Last night, on the 28th November 2015, I completed my year’s challenge to read 20 new books. I’m quite proud because it sincerely WAS a challenge – I’m the SLOWEST READER despite being an English student/ primarily a literature student… but I’m very determined to do better next year. My maths is really bad but I think that’s an average of one book every three weeks, which can definitely be improved on. Also, a few of those books took only a day to read, so many more took a lot longer than that average. Still, I’m feelin’ good because I know for a fact a lot of people I know don’t even get through one. So, here’s a brief synopsis of each of those 20:
1. Julian Barnes’ A History of the World in 10 ½ Chapters. This was the subject of the first book blog post I made! It can be found here. The purpose of this blog was originally to write a little post about EVERY book I read; but with uni and being busy with other things, a lot of them slipped through the net. This blog post is one of my faves because it was actually well-thought out, unlike a few others which I wrote far too quickly and haphazardly and are probably no good to anyone. But I think this one is, so try it out if you might be interested in some crazy mind-bending postmodernism, like I really am.
2. Sylvia Plath’s The Bell Jar. I did a blog about this one too, here. As I say in it, this book kind of disappointed me, but it was also an interesting insight into Plath that you don’t get from her poetry, and was a surprisingly easy and enjoyable read.
3. Lucy Kirkwood’s NSFW. This is a play that I wrote about for a Gender & Sexuality unit essay and earned a tidy high 2:1, which was hugely unexpected as it was written near the end of a term when I was at my wit’s end with uni. It’s a cool contemporary play about media ethics and the internet age.
4. Annie Proulx’s Brokeback Mountain. A heart-wrenching short story that I’m sure everyone is familiar with through the film starring Jake Gyllenhaal and the late great Heath Ledger. A lecturer recommended this, pointing out that it’s actually quicker to read the story than watch the three-hour film, and it’s a lot more emotional.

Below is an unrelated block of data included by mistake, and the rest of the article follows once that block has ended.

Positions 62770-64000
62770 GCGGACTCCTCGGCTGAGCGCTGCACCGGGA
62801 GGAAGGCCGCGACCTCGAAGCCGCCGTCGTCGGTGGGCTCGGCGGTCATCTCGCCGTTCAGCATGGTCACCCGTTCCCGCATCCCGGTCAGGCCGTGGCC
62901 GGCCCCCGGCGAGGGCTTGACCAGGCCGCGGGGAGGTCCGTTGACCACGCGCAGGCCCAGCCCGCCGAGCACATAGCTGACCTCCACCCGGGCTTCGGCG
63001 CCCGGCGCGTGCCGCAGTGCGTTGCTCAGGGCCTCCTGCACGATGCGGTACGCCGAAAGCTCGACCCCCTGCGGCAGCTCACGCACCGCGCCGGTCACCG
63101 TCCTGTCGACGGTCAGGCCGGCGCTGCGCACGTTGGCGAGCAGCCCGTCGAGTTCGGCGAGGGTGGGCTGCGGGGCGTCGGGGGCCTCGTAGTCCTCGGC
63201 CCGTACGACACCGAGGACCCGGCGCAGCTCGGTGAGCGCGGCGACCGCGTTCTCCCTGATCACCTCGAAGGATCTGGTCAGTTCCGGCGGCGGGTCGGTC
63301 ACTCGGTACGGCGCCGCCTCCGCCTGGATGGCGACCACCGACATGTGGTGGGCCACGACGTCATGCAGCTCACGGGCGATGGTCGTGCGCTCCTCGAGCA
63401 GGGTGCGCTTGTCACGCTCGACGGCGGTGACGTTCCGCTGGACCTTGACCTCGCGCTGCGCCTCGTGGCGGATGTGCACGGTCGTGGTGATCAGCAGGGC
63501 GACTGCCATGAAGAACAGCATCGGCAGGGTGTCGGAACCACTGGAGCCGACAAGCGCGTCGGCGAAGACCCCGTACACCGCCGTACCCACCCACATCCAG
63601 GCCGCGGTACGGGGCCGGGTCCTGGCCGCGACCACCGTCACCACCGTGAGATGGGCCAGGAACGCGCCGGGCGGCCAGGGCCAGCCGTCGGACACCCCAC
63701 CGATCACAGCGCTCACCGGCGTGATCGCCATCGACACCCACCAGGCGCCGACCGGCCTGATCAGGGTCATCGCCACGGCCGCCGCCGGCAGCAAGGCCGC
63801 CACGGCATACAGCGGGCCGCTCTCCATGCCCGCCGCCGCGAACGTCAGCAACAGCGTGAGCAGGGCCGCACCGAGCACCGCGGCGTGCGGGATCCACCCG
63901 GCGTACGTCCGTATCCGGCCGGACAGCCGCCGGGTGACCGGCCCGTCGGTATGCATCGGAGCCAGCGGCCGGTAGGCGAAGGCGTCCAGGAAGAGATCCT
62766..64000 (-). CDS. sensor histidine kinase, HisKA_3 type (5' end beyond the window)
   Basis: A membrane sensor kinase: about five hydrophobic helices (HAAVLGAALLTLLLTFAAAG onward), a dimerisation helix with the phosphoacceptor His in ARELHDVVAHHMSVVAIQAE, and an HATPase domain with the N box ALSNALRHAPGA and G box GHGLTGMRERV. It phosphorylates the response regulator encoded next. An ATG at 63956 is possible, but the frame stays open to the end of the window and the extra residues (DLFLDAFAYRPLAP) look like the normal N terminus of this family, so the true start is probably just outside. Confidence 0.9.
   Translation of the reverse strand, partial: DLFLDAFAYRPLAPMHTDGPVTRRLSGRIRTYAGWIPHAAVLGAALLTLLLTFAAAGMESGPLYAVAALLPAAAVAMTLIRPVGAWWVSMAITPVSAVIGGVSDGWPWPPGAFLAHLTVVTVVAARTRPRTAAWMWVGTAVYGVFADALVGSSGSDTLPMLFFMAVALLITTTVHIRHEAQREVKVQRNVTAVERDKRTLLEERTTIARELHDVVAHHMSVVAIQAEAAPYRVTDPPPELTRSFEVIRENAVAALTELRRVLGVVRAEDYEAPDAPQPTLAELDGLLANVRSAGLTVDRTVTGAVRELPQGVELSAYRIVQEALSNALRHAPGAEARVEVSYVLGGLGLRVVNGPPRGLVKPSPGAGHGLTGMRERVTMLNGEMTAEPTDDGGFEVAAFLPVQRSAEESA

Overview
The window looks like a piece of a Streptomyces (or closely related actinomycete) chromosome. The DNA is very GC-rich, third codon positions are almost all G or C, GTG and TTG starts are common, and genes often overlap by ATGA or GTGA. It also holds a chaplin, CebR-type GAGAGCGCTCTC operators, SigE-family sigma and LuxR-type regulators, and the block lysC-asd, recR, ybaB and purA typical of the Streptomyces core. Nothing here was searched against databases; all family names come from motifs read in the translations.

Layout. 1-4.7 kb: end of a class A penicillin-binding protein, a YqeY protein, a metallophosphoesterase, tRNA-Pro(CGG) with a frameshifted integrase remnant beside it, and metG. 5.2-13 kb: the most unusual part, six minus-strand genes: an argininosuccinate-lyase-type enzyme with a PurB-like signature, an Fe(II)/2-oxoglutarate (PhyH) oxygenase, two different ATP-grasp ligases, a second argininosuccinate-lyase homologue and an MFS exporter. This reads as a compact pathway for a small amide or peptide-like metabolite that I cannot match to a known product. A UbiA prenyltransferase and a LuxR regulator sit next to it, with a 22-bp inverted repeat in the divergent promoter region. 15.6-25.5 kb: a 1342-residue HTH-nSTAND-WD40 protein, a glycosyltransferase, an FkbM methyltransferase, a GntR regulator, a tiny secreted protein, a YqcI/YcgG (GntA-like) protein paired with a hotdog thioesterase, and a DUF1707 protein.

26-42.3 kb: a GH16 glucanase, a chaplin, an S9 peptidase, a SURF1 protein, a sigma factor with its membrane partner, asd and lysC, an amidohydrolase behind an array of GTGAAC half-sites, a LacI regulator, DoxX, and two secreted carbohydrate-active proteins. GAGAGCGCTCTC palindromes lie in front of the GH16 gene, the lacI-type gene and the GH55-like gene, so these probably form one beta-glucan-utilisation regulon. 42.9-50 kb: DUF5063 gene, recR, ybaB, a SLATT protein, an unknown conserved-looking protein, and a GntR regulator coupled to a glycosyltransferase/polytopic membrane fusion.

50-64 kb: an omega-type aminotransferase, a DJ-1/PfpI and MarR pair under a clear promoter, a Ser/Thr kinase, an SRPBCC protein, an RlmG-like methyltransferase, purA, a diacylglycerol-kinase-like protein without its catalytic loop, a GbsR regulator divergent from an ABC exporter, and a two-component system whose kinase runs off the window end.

5. Margaret Atwood’s The Edible Woman. Blogged here, this was another good easy read but also bears some thinking about. After this intro to Atwood I do think I’ll one day try A Handmaid’s Tale despite various warnings from A-level students to the contrary.
6. Jack Kerouac’s Lonesome Traveler. This took a lonnnng time to get through, which I gave an explanation for in my blog post here. It served as my yearly Kerouac (I just really like reading him when Spring/Summer comes), though I did also start Big Sur but got distracted by other stuff, so I guess that will have to be my 2016 effort.
7. Joseph Conrad’s To-morrow. I picked this up as one of Penguin’s Little Black Classics after attempting and failing to read Heart of Darkness last year – being Little, this one was easily gotten through.
8. Alison Bechdel’s Fun Home. This is one that I seriously regret not blogging about, because it may be my favourite read of the year. It’s an autobiographical, biographical, graphic novel, about her life and growth in relation to her father, his alleged homosexuality, and his alleged suicide, and it is stunning. The kind of thing that I’d love to write if I can when I grow up. Bechdel was quoted saying that she could not even remove one word from the story because it is all so tightly necessary after six years in production, and she is so right. Every single word and illustration is irreplaceably poignant and concise. I feel a kind of affinity with Bechdel, since I read somewhere once that attempting to make connections between or see patterns in everything is inherently paranoid; and she and I clearly share this affliction. This only took me a few hours to get through, partly because I was so engrossed and partly because there’s not REALLY a lot of words, being a graphic novel. I would recommend this to EVERYONE.
9. Julian Barnes’ Flaubert’s Parrot. My second Barnes novel of the year; I picked this one up in a Brighton book shop because I so thoroughly enjoyed A History. This one was a kind of strange choice though, because I haven’t even read Madame Bovary, but I weirdly couldn’t put it down. It was a really tough chewy read but I’m glad I did it.
10. Benjamin Hoff’s The Tao of Pooh and The Te of Piglet. This one’s a double book, so can it actually count as two?! As blogged here, I explain why my enjoyment of The Tao was tainted by my disappointment in The Te.